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Re: [css-inline] Alignment of Drop Caps

From: James Clark <jjc@jclark.com>
Date: Fri, 16 May 2014 12:12:11 +0700
Message-ID: <CANz3_EbRyogieB2kJX+ro5xZevguJTBLraCm0s5gbt6YFO-eUg@mail.gmail.com>
To: Dave Cramer <dauwhe@gmail.com>, Liam Quin <liam@w3.org>
Cc: "www-style@w3.org" <www-style@w3.org>
On Thu, May 15, 2014 at 11:16 PM, Dave Cramer <dauwhe@gmail.com> wrote:

>
> The ultimate question, of course, is what to call the subject itself. Are
> they drop caps? Initial caps? Drop initials? Versals? Lettrines?
>

They occur in scripts, such as Thai, that do not have capital letters, so
better to avoid using the term "caps".  I would call them "dropped initial
letters".

Generalizing from what I know about Thai and Latin scripts, the principles
seem to be as follows. A given font and script determine two alignment
points based on the top and bottom of "normal initial" letters in that
script. "Normal initial" implies capital letters for a bicameral script,
and without ascenders, descenders or combining marks.  (The initial letter
depth is typically going to be the point that would be aligned with the
Latin baseline in a line that mixes that script with Latin.) Call these two
alignment points the initial letter top and initial letter bottom.

Then:

- align the initial letter top of the dropped initial with the initial
letter top of the rest of the first line,
- align the initial letter bottom of the dropped initial with the initial
letter bottom of the nth-line
- choose the font size based on these alignments and the number of lines
that the initial letter is being dropped

There are two special cases to handle:

- When you have an abnormal initial glyph cluster that extends above the
normal initial letter top, then it just sticks out above the first line.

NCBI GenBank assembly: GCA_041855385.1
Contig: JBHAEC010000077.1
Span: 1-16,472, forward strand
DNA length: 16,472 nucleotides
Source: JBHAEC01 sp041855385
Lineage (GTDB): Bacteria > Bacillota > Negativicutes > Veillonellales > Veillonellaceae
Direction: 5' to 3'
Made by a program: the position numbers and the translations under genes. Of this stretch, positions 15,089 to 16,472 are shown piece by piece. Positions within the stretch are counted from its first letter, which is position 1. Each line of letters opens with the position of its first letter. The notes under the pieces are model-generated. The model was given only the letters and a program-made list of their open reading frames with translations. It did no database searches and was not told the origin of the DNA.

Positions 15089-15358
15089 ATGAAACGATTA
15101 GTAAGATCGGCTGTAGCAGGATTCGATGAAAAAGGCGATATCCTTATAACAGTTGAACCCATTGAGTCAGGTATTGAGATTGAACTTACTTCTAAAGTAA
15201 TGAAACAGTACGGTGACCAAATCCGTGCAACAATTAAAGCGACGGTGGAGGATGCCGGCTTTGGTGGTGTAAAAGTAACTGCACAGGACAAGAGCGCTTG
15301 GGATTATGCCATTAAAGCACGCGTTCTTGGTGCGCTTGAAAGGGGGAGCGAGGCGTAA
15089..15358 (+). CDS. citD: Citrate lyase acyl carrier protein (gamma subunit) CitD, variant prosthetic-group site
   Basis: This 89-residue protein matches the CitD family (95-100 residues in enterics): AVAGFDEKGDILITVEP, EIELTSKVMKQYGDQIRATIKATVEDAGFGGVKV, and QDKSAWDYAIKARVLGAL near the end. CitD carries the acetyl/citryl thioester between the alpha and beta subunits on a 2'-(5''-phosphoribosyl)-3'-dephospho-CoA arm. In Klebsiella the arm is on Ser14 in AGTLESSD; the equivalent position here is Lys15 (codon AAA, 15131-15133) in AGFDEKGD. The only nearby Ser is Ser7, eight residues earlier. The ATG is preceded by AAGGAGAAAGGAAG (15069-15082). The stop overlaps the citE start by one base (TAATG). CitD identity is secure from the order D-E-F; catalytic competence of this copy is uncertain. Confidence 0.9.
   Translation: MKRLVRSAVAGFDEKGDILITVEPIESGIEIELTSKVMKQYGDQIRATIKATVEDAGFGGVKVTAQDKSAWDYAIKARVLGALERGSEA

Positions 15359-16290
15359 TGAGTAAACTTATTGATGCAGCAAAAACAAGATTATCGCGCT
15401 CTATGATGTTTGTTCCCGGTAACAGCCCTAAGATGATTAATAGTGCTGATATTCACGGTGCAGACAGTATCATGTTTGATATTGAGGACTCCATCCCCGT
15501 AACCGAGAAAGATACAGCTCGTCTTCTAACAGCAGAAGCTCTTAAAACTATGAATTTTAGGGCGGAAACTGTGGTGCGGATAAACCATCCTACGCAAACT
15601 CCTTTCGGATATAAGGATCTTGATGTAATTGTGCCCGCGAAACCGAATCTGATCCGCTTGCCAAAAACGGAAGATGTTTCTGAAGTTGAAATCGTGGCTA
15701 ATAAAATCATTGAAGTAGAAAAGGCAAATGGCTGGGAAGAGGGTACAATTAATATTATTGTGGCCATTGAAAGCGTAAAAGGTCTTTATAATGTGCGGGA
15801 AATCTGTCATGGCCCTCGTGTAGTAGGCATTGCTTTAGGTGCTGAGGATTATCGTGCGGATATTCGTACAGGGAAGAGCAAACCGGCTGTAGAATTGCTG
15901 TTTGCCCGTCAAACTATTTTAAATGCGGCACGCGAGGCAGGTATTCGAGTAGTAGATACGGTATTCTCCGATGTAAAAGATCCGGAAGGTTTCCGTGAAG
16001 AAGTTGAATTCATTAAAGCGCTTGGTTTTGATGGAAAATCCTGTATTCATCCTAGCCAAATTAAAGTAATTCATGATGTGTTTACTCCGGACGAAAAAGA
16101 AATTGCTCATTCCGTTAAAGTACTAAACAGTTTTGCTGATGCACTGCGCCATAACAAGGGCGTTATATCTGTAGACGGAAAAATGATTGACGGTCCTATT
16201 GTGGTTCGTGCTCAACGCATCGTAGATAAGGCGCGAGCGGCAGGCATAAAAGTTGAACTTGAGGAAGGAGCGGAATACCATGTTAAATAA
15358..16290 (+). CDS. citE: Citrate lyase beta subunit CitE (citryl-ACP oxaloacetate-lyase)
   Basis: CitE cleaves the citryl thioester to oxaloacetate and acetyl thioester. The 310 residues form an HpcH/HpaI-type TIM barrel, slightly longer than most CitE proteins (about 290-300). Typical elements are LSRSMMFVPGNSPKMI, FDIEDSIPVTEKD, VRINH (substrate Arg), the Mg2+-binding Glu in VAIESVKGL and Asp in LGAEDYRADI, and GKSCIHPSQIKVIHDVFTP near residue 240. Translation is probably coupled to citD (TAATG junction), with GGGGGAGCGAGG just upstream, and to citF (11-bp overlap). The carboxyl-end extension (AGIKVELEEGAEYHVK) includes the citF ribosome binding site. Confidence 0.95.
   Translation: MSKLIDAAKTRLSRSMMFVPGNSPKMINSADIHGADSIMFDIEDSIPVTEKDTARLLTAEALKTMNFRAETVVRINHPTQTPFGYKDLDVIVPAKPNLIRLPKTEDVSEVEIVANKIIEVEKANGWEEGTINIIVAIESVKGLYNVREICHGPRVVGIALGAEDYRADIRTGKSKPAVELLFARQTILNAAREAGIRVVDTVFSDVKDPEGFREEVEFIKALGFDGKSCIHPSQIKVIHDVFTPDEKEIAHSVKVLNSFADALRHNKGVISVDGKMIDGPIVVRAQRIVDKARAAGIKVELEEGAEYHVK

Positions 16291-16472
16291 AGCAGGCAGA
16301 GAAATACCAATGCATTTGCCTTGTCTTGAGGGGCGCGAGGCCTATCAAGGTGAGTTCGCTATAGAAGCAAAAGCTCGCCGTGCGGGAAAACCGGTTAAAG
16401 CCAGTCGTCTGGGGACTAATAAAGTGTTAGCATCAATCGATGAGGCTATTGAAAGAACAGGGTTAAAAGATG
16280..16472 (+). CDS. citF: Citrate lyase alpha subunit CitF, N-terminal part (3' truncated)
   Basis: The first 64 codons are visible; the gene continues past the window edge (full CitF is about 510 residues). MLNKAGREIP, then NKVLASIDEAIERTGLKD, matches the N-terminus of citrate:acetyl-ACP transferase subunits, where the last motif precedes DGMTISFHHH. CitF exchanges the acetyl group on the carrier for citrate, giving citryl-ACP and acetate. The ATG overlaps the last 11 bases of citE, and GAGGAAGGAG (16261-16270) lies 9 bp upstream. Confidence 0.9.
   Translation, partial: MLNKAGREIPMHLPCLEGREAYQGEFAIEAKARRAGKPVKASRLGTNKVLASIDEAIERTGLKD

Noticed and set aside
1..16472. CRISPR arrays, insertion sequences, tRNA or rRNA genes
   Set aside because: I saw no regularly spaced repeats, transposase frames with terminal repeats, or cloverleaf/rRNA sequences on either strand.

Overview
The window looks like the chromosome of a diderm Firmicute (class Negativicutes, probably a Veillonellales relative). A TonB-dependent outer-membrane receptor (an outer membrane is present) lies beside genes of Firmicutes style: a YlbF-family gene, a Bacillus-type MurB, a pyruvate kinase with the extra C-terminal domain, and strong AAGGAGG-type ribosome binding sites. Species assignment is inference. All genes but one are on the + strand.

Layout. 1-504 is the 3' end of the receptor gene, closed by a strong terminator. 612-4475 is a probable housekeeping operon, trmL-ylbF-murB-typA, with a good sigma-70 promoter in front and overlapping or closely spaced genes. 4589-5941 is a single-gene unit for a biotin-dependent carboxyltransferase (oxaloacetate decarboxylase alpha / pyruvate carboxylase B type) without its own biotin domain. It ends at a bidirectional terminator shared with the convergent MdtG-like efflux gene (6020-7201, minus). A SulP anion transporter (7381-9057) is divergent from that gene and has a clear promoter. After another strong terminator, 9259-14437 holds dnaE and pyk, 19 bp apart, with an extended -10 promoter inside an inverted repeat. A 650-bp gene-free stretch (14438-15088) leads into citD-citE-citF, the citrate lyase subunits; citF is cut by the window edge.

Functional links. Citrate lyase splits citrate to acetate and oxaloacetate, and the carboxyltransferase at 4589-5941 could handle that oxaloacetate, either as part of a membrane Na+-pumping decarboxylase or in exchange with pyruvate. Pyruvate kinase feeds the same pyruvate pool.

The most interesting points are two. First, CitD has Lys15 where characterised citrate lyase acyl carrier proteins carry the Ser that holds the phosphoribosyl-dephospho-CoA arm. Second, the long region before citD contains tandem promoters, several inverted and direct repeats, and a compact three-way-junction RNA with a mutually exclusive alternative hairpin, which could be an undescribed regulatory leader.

However, in this case you have to pay attention to the positioning of the
baseline of the first line of the paragraph.  Generally you would want the
extra height of the initial letter not to affect the position of the first
baseline unless it would get too close to something above it. Note that the
extra height could be quite substantial with Thai, where you have multiple
levels of diacritics.

- When you have an abnormal initial glyph cluster that extends below the
normal initial letter bottom, there seem to be several reasonable
strategies:

a) Align normally, but indent sufficient additional lines to clear the
bottom of the cluster
b) Align based on the bottom of the bounding box of the drop initial,
increase the number of lines and don't change the font size
c) Align based on the bottom of the bounding box of the drop initial, keep
the number of lines the same, but scale the font

(I would need to do more research to see which of these three strategies is
most common for Thai.)  Liam, is this consistent with what you have seen
for other scripts?  I would guess it's probably correct for Chinese and
Devanagari, but I have no idea how dropped initial letters work in Arabic.

James
Received on Friday, 16 May 2014 05:12:59 UTC

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